Executive Functioning Skills Training

What are executive functioning skills?

Executive functions are a set of skills that involve managing mental control, self-regulation, and one's resources in order to achieve a goal. The executive functions all serve a "command and control" function; they can be viewed as the "conductor" of all cognitive skills.

Cognitive skills are core skills your brain uses to think, read, learn, remember, reason, and pay attention. These skills are used every day at school, at work, and in life. Executive functions help you manage life tasks of all types.

 

These skills play a role in most aspects of life. Executive function deficits can hinder an individual academically, socially, and emotionally. While they are present from an early age, problems with executive functions often do not become apparent until middle school, when the demands for working independently increase.

How do we help with executive functioning?

Executive function coaches at Appletree Psychological Services work alongside individuals to set goals (long-term, short-term, or daily) designed to improve self-regulation and goal attainment.

 

We use a "client goal-setting" approach. This allows our coaches and their clients to work in a collaborative manner rather than prescriptive.

Our coaches are trained to embody the following communication guidelines:

  • Open-ended questions: The kind of questions that open the door to more words from the client than from you, as opposed to yes-no questions used to collect information or data.

  • Affirmation: Affirmations comment favorably on specific positive traits, attributes, or strengths of the person that endures over time.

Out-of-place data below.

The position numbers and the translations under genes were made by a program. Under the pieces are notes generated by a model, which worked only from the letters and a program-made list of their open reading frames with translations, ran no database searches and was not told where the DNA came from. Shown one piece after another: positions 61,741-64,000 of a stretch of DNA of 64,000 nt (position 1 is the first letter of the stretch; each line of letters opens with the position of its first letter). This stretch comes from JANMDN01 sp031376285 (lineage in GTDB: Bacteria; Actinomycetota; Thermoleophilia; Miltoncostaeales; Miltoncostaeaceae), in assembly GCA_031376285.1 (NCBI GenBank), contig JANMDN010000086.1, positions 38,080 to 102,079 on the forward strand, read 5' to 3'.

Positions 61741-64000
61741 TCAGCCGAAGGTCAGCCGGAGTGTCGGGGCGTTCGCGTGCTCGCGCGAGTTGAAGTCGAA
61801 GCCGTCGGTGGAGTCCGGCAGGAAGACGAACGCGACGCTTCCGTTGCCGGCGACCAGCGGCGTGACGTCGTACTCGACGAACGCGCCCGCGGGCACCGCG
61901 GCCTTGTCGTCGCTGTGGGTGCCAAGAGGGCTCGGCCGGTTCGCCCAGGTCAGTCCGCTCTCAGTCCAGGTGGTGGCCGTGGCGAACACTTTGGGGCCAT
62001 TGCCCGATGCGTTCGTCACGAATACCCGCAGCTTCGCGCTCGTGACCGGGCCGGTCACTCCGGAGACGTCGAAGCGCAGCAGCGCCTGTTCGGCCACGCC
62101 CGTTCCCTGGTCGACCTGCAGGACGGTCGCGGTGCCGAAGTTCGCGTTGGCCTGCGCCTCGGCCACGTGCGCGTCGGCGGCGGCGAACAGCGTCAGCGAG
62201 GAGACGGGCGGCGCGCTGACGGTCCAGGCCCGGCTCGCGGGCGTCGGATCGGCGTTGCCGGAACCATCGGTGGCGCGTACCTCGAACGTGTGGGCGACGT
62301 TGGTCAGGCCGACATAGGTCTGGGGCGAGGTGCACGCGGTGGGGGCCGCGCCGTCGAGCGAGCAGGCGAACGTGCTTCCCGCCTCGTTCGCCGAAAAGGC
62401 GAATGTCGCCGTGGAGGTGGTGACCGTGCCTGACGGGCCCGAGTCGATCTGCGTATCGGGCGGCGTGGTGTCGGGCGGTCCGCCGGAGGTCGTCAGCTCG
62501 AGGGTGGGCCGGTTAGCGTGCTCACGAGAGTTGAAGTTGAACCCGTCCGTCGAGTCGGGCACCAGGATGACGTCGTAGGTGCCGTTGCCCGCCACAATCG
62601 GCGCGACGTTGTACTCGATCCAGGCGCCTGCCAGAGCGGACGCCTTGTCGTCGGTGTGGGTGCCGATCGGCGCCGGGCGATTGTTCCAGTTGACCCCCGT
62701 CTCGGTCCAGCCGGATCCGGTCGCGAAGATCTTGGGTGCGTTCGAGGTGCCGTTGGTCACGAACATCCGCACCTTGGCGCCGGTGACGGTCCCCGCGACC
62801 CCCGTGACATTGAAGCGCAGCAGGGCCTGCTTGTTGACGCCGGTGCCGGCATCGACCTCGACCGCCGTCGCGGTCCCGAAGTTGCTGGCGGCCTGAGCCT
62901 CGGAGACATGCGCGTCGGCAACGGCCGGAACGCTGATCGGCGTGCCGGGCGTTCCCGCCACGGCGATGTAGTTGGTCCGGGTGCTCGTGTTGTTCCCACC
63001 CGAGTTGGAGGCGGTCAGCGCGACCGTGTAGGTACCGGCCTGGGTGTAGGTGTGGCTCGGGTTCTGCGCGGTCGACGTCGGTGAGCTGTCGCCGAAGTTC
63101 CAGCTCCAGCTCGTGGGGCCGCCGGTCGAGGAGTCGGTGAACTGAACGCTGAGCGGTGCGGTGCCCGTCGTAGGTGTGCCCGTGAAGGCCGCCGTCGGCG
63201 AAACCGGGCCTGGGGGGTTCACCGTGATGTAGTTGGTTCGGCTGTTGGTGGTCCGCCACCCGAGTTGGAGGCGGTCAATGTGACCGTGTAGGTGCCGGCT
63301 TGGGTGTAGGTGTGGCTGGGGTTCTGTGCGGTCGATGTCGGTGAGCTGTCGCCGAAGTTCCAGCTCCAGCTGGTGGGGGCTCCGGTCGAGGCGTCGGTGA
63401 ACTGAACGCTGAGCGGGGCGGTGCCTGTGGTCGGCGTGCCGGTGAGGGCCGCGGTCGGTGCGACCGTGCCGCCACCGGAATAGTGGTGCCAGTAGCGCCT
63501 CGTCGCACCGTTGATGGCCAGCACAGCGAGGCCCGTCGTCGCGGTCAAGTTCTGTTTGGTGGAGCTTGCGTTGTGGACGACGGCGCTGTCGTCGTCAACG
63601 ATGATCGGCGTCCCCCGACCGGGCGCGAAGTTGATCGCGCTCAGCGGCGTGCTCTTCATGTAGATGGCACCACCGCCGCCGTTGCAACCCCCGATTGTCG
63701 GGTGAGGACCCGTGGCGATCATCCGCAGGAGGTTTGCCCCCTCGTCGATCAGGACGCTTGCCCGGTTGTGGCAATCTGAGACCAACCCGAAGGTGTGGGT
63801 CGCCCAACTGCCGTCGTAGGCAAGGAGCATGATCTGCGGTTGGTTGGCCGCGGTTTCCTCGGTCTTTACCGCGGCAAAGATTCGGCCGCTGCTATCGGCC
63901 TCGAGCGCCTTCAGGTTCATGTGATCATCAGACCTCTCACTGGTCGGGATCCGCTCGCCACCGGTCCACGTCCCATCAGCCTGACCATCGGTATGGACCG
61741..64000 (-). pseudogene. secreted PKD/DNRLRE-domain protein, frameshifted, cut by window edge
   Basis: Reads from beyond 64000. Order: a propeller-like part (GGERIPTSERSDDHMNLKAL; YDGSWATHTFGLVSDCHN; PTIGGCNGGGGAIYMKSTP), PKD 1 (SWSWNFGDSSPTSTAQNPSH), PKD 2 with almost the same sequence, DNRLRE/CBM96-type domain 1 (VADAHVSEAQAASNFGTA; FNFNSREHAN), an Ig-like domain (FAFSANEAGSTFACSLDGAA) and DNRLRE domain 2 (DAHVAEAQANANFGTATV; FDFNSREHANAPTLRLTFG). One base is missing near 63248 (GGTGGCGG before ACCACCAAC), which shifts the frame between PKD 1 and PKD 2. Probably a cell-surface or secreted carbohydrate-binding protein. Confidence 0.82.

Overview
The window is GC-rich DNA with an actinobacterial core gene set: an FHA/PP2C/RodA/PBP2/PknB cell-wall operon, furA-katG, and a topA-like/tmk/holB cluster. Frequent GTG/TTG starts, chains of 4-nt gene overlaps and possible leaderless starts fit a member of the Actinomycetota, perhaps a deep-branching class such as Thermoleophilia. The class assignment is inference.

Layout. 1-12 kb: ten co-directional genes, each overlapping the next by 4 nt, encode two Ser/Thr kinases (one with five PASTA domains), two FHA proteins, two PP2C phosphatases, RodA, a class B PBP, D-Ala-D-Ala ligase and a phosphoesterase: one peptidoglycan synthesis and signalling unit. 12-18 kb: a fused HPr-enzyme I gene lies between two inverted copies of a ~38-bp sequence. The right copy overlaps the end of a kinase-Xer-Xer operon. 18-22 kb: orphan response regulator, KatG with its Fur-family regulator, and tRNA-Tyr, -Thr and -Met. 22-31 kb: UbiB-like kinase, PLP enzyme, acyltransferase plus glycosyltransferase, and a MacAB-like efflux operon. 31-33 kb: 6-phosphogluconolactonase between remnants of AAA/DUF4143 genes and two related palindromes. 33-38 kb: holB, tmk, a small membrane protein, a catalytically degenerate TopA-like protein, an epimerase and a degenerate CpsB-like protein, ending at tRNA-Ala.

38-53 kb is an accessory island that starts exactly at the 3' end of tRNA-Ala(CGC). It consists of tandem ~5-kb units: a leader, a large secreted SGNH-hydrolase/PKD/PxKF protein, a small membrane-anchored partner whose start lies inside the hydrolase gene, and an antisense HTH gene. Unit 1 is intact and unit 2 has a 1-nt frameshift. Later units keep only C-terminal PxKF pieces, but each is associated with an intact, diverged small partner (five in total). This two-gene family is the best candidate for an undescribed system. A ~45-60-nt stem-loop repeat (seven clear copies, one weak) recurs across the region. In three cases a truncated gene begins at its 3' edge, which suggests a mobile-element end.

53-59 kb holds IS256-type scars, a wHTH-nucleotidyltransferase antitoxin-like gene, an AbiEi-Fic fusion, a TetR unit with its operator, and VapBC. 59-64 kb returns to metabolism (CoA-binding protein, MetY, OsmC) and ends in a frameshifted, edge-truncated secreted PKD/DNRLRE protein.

• Reflection: Accurate empathic reflections involve listening not only to what the person says but also to what the person means.

  • Summarizing: A special form of empathic reflection where you collect statements from part of or the whole conversation.

Healthy Executive Functioning Looks Like:

  • Response InhibitionThe ability to think before you act.

  • Working MemoryThe ability to hold information in your memory while completing tasks.

  • Emotional ControlThe ability to manage emotions or control and direct behavior.

  • Sustained AttentionThe ability to maintain attention throughout a boring situation or task.

  • Task InitiationThe ability to begin tasks without procrastination.

  • Planning/PrioritizingThe ability to make decisions about what is most important and plan efficiently to complete a task.

  • OrganizationThe ability to create sustainable systems.

  • Time ManagementThe ability to estimate time in an accurate manner and to stay within time limits.

  • Goal-Directed PersistenceThe ability to make and complete a goal.

  • FlexibilityThe ability to adapt to new, unplanned obstacles and setbacks.

  • MetacognitionThe ability to take a birds-eye view in a situation.

  • Stress ToleranceThe ability to endure stressful situations.